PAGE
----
Computing a Cure for HIV

Wednesday, July 30, 2014

HIV/AIDS has caused an estimated 36 million deaths, according to the World Health Organization and remains a major health issue worldwide. Today, about 35 million people are affected by HIV including more than a million individuals in the U.S.

The tendency of HIV to mutate and resist drugs has made it particularly difficult to eradicate. Some treatments have shown progress in slowing or even stopping the progress of the virus, but no cure or vaccine has been discovered that can truly stamp out the disease.

In the last decade, scientists have begun using supercomputers in the fight against HIV. The National Science Foundation (NSF) at is using some of the nation’s most powerful supercomputers to help teams of researchers push the limits on what is known about HIV and how to treat it.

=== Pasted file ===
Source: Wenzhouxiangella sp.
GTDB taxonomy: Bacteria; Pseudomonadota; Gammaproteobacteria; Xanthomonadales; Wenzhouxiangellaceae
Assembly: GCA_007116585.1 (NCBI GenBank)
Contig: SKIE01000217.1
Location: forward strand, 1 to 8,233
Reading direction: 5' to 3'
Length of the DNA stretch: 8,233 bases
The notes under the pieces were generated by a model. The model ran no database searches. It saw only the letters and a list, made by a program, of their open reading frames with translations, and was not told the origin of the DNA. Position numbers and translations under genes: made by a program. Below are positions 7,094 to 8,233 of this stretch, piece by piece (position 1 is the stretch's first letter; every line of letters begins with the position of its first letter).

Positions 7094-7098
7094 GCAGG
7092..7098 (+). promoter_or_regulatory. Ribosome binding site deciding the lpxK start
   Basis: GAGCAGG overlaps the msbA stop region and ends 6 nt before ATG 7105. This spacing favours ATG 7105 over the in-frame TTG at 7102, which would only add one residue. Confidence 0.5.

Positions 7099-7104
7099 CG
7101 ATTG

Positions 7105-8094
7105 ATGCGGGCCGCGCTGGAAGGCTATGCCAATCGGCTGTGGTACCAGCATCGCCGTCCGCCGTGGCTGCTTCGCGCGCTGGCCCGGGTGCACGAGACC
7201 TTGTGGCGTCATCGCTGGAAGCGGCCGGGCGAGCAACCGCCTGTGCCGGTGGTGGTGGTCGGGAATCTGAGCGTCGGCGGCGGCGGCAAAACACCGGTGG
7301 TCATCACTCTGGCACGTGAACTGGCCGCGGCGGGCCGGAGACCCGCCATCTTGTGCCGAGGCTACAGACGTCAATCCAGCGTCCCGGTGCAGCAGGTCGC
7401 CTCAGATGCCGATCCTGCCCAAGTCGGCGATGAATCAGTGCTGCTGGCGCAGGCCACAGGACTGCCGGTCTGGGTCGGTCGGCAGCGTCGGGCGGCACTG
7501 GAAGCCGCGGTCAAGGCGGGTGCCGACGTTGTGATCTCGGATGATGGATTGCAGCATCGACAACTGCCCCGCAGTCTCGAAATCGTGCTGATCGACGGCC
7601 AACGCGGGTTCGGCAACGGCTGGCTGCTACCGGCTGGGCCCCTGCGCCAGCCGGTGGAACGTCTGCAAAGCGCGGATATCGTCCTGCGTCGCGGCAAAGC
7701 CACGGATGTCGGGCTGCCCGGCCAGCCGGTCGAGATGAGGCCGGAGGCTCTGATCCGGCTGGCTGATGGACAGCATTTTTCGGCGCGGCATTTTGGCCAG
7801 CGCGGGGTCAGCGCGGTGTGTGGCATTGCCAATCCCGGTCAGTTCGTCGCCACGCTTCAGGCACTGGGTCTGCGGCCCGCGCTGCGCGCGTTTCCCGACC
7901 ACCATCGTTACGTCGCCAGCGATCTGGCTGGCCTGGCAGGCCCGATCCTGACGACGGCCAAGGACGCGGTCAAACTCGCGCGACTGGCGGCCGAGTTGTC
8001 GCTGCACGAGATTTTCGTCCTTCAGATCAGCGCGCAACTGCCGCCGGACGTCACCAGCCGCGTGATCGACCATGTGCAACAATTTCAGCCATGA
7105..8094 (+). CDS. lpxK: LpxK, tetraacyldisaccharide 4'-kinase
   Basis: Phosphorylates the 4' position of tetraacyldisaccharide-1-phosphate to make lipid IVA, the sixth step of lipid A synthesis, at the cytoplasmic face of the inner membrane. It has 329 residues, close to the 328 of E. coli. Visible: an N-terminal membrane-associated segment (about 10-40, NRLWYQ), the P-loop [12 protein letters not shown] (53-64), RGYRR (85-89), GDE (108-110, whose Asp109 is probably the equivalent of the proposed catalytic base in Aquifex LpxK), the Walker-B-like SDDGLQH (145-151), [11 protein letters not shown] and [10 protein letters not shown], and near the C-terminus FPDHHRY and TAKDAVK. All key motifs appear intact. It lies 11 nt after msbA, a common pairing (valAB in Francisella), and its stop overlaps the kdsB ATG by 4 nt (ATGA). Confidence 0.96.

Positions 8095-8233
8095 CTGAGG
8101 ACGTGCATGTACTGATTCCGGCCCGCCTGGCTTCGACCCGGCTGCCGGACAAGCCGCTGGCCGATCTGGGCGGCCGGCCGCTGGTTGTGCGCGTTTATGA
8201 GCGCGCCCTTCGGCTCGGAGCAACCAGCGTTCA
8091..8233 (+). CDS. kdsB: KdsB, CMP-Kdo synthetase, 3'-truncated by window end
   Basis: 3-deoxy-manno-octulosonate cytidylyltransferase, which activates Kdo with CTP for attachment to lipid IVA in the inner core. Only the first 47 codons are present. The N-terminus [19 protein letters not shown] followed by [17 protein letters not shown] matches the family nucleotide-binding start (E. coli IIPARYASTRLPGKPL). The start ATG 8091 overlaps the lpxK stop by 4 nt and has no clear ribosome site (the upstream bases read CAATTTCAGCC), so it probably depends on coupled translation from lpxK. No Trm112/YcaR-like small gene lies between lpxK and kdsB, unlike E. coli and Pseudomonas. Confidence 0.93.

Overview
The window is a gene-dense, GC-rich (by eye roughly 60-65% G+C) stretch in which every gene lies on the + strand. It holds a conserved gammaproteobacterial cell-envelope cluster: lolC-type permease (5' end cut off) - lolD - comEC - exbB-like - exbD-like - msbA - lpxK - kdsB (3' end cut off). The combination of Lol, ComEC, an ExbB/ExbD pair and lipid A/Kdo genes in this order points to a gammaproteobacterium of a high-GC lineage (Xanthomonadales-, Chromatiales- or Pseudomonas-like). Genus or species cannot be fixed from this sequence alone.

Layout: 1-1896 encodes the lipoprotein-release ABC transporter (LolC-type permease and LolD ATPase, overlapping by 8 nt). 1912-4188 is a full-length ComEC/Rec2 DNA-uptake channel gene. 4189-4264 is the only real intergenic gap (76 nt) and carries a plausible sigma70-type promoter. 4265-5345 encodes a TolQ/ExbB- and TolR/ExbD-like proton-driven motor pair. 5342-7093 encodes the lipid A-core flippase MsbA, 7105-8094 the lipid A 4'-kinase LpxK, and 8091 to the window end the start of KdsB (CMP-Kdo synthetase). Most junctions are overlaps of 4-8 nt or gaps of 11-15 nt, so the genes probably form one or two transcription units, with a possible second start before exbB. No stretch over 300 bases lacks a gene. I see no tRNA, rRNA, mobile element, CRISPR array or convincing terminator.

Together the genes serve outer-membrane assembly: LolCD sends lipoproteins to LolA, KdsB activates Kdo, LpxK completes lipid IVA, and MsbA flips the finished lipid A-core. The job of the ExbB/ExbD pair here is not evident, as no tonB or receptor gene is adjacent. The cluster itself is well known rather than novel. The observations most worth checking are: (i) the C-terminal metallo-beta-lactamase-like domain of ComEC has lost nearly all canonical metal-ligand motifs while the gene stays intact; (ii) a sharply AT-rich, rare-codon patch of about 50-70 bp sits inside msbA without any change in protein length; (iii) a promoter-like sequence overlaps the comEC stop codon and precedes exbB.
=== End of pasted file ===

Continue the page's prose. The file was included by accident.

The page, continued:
One of the research projects using computers came to the rescue after scientists repeatedly failed to piece together the structure of a protein-cutting enzyme that plays an important role in HIV. They called on the players of FoldIt, an online puzzle video game to find a solution.

Using FoldIt, scientists were able to determine how the enzyme folded and solve the mystery of its structure. With further help from the game players, researchers were able to identify target drugs to neutralize the enzyme.

Source: Federal Telemedicine (link opens in a new window)

Health Care
healthcare technology, infectious diseases, public health